Highly recruited college basketball players have huge expectations on them. In today’s age of professionalism in the AAU ranks, fans expect these kids to come into college as finished products. That’s not fair to the student-athletes. That’s not fair to their coaches. That’s not fair to the game of basketball.
Those expectations are further intensified when you have been under the microscope since eighth grade. Such is the case for North Carolina’s freshman guard, Seventh Woods.
Woods is known as an explosive and dynamic athlete, who, because of his YouTube highlight reel has been a known commodity since he started playing varsity basketball as an eighth-grader.
Unfortunately, due to injuries and the pressures of playing point guard at North Carolina, it has been something of a rocky first season for Woods. While there have been brief glimpses of the player he can be (like this ridiculous spin move against NC State), we certainly have not seen the full potential. For much of the early part of the season, Woods played out of control, made errant passes, tried to make too much happen, and actually became something of a ball hog as he tried to figure it all out.
At one point earlier this season, Coach Roy Williams went so far as to say that Seventh had not yet earned his name, so he was going to call him “Sixth” until Woods played like the person he had recruited to come to Chapel Hill.
In Woods’ defense, when your game is predicated on athleticism and explosiveness, injuries can cause major setbacks. This is especially true of a college freshman trying to find his was for the first time in a new environment.
Slowly, but surely, though, “Sixth” Woods has turned things around in ACC play.
From the eye test, Woods does not seem to be in such a hurry any more. He plays more under control. He sees the floor better. But the eye test does not tell us everything we need to know. Only stats can confirm what our eyes are telling us.
One day, Carolina will need more scoring from Seventh Woods, but not this season with all the other scoring options available. Right now, the Tar Heels need Woods to get the ball in the hands of the right people in the right position and to take care of the ball.
It is not the scoring that jumps out at you anyway, it’s the progression of Woods’ assist-to-turnover ratio. Many freshmen come into college, compete well in the non-conference slate of games and then regress as competition gets tougher during the conference season. Not so for Seventh Woods.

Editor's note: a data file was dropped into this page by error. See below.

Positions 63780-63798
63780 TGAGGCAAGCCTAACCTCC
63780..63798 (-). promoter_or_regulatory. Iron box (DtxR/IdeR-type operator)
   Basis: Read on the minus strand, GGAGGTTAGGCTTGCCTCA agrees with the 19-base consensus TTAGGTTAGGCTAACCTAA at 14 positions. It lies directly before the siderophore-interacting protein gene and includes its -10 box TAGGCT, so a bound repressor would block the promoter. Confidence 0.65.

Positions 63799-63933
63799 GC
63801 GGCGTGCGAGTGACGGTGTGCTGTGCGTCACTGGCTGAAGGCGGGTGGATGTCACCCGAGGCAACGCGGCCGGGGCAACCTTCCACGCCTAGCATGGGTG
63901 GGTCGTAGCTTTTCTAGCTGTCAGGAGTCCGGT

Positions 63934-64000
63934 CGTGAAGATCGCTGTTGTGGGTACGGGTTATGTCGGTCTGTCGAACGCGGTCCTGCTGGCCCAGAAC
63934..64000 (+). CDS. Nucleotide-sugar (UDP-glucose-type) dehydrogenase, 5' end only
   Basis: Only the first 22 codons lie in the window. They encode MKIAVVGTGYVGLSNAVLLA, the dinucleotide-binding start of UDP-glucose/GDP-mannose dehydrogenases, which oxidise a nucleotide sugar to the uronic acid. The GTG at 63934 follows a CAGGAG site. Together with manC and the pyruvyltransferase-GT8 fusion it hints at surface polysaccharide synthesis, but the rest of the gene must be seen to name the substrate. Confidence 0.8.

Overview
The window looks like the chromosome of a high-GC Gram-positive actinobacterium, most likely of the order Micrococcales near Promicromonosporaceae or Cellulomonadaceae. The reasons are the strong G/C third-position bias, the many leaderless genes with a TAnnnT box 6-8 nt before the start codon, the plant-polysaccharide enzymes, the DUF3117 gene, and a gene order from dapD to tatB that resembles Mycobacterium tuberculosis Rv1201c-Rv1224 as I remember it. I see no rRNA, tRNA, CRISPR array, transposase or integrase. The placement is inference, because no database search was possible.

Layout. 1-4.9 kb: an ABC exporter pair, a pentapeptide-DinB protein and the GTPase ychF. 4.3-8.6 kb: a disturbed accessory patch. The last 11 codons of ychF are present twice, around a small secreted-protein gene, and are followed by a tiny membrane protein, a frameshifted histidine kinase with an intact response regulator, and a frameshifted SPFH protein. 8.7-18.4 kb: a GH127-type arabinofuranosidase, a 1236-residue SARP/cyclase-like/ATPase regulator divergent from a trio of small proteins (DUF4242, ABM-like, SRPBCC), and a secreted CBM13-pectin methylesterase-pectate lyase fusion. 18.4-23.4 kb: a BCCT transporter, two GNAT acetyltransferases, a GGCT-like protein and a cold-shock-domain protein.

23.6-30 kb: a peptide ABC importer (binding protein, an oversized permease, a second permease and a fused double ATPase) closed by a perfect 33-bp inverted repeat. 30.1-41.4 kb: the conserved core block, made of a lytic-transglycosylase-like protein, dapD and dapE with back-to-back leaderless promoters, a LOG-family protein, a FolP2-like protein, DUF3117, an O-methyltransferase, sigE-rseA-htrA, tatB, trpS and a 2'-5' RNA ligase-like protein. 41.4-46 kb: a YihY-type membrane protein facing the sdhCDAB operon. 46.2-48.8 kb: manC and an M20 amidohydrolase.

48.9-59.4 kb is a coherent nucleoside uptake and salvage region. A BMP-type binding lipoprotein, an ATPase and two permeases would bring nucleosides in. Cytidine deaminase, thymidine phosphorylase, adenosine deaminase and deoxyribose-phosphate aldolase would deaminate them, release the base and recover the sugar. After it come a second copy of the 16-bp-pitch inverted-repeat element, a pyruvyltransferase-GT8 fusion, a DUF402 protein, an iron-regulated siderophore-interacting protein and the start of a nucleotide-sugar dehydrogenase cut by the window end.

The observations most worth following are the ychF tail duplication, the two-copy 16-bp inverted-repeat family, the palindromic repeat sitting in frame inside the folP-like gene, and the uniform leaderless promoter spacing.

In the pre-conference schedule (14 games), Woods actually tallied more turnovers than assists:
- 19 assists
- 25 turnovers
- 8 assist-to-turnover ratio
In ACC games, the numbers are completely different:
- 25 assists
- 10 turnovers
- 5 assist-to-turnover ratio
This is quite the turnaround. For comparison’s sake, in ACC play, Joel Berry has 47 assists and 34 turnovers, for a 1.4 assist-to-turnover ratio. Granted, Joel Berry is not exactly Kendall Marshall, so the Tar Heels are not banking on huge assist numbers from him, but Woods is lapping him in this stat category.
How does Seventh Woods stack up to the rest of the ACC in conference games? While he does not meet the criteria to qualify, if he did, Woods would be second in the conference in assist-to-turnover ratio for conference-only games. Only Florida State’s Xavier Rathan-Mayes is higher, with a 3.6 ratio.
Over the last five games, Woods has been even better. While it is an admittedly small sample size, he 11 assists and only two turnovers, for a gaudy 5.5 assist-to-turnover ratio in those five games. In fact, Woods has not turned the ball over in four of those five games, including the trip to Cameron Indoor Stadium to play Duke and the game against Virginia.
With Kenny Williams likely out for the season, the Tar Heels will need more quality minutes from Woods. The good news is that these results are already happening in Williams’ absence.
Woods (and the Tar Heels) will face a big test tonight with the pesky Louisville defense pressing and trying to strip the ball throughout the game.
If he can continue to progress and play with confidence, poise, and wisdom, Seventh Woods might just have finally earned his name.